The first challenge is getting more girls to consider STEM careers. For years, programs like “Tomorrow’s Innovators Science Saturdays,” a partnership of Bristol Myers Squibb and the 4H youth development organization in New Jersey, has been planting those seeds by bringing young learners together with employees for hands-on science experiments. This effort recently earned Bristol Myers Squibb an Educator of the Year Award from the New Jersey Association of 4H Agents.
Helping teachers discover new ways to bring science to life is another area of focus. The Bristol Myers Squibb Centers for Teaching and Learning at Rider University in Lawrenceville, N.J., and Montclair State University in Montclair, N.J., work with local school districts and private schools to improve how K-12 educators teach science and math.
After high school the focus turns to mentoring and recruiting. Emily Cunningham was a University of Pennsylvania student two years ago when she accepted an invitation to attend a Bristol Myers Squibb Women in Chemical Engineering outreach event for students pursuing scientific careers. Inspired by the people she met, she stayed in touch with the company and in 2019 joined as an associate research scientist.
“The event introduced me to many excellent role models for young female engineers and I feel very lucky to now be working with them,” said Cunningham.
The next challenge is retention. Female STEM professionals can still face an uphill climb, from a lack of women mentors and leaders, to societal issues such as unequal burden-sharing in the household – all cited as factors that contribute to women in STEM leaving careers at a higher rate than their male counterparts. In response, companies and organizations are doing more and more to help fix this “leaky pipeline” phenomenon through policies and practices aimed at developing, retaining and advancing women.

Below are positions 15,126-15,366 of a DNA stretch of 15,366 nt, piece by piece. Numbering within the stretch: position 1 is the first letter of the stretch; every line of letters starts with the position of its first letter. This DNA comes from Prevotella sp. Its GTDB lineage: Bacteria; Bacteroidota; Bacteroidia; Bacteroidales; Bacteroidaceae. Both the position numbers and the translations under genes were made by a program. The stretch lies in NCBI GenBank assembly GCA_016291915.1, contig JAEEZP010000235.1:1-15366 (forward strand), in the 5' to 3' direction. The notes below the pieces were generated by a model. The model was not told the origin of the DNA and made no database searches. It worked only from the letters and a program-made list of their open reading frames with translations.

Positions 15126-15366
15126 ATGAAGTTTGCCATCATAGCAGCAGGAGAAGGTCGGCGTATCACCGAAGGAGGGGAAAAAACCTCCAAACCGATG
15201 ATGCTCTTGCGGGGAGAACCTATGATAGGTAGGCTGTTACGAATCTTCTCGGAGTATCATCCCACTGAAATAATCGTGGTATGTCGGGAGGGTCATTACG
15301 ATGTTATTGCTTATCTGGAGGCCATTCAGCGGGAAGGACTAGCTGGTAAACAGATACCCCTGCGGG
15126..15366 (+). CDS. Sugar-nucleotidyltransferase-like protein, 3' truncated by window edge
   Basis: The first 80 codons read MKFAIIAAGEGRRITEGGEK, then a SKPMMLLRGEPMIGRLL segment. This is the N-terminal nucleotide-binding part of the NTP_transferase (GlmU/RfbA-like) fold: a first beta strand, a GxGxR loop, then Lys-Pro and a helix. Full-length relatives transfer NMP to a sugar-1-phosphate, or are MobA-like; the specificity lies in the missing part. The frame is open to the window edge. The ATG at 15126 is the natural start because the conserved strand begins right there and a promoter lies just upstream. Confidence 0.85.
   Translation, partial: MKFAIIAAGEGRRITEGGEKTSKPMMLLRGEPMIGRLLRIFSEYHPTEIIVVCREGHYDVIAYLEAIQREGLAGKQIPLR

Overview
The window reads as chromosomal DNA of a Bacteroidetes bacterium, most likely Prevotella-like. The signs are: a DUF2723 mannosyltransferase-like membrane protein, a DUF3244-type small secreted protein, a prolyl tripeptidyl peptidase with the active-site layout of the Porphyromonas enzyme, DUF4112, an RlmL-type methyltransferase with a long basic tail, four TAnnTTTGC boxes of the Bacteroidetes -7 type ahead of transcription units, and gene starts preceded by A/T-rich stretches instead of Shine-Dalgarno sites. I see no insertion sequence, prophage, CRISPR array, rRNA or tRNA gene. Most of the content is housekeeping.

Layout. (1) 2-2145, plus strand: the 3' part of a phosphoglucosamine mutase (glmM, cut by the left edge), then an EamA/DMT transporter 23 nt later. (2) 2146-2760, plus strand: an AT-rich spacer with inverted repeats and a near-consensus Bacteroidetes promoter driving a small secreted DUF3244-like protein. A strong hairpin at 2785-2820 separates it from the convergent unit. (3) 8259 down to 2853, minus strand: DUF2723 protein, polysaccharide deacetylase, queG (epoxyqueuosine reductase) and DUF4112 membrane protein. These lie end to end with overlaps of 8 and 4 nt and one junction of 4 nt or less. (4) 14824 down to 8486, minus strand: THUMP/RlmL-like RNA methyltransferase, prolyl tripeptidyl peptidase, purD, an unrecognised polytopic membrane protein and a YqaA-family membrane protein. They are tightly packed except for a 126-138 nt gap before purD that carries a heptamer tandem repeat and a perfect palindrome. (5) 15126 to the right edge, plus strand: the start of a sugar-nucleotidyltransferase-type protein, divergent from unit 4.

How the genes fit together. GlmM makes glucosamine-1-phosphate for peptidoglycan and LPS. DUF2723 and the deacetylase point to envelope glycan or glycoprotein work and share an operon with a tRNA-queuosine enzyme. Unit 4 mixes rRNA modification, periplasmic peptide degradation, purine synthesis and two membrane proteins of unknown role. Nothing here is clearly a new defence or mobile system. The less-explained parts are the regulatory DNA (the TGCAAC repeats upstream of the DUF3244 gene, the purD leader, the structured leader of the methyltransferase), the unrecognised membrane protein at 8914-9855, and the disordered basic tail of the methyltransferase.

Through a partnership with Columbia University Graduate School of Business, Bristol Myers Squibb offers LEAD (Lead. Engage. Accelerate. Develop.), a leadership development program for women and multicultural employees who demonstrate strong leadership potential. In addition, B-NOW (Bristol Myers Squibb Network of Women) People and Business Resource group, works to ensure women have equal opportunities to be recruited, developed, advanced and retained globally. B-NOW offers programming specifically for women, such as career advancement workshops, and also engages men to be full partners in gender equity.
More broadly, the company cultivates and supports female employees and executives through targeted development, coaching, mentoring and sponsorship programs. Another company-wide initiative is Possibility Lives, which uses behavior science to help employees form habits that improve work relationships and create a more inclusive culture.